Republican presidential candidates Jeb Bush, center, Ben Carson and New Jersey Governor Chris Christie, right, participate in an economic forum as House Speaker Paul Ryan, left, and Senator Tim Scott, moderate the event.
Republican presidential candidates Jeb Bush, center, Ben Carson and New Jersey Governor Chris Christie, right, participate in an economic forum as House Speaker Paul Ryan, left, and Senator Tim Scott, moderate the event.
Photographer: Sean Rayford/AP

“People are stuck, they’re stuck in poverty,” Bush said. “And the notion of some that somehow they want to be there is just totally ridiculous. It is totally wrong. In fact, we’ll never win elections if we send any kind of signal like that. We’ll just be, we’ll become a minority party.”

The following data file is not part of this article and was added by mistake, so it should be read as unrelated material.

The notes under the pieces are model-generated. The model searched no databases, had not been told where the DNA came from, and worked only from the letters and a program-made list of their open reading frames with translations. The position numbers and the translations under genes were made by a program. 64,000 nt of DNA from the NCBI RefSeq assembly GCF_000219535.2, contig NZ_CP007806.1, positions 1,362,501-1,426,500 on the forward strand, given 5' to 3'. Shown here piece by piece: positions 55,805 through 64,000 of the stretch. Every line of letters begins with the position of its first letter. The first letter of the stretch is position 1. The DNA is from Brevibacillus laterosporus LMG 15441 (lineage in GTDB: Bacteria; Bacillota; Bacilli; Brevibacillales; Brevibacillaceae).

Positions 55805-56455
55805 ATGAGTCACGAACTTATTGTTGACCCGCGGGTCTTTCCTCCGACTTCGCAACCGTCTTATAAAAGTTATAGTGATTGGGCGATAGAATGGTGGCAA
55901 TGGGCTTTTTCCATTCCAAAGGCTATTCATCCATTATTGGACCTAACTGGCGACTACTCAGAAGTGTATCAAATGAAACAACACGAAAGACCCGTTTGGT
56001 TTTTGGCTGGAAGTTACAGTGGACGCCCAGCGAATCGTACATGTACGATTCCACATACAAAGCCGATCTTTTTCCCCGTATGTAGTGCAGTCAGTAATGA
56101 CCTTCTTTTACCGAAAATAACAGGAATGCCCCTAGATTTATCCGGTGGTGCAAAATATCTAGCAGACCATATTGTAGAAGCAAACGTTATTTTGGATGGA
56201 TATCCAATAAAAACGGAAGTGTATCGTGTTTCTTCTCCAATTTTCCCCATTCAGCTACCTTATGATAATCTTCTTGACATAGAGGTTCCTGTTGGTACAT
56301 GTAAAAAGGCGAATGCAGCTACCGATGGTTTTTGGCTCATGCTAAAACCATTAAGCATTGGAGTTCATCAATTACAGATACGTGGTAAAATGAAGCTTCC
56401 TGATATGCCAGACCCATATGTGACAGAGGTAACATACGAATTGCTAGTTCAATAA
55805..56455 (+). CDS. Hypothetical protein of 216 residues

Christie called for increasing the Earned Income Tax Credit, saying that some welfare recipients now face an “ugly truth” that “if they did get off their couch and go to work, they’d make less.” The “war on drugs” of the past several decades hasn’t worked and first-time, non-violent offenders should be sentenced to treatment, not incarceration, Christie added. 

He also said Republican candidates need to “show up and campaign in places where we’re uncomfortable” and that “we need to be going into African-American churches. We need to be going into the Hispanic communities and the barrios. What they want is to be listened to.”  

After sparring for days in New Hampshire, Bush and Christie put their differences aside, offering encouragement for one another’s positions, and Senator Lindsey Graham of South Carolina called the day a "welcome break from the primary chatter."

The tensions of the campaign trail did spill into the forum, though, during a panel that included Kasich and Rubio, as pro-immigration protesters repeatedly interrupted the Florida senator, who has backed away from his previous support for comprehensive immigration reform.

“We’re going to enforce our immigration laws, guys,” Rubio said during one disruption, which won a round of applause from the crowd.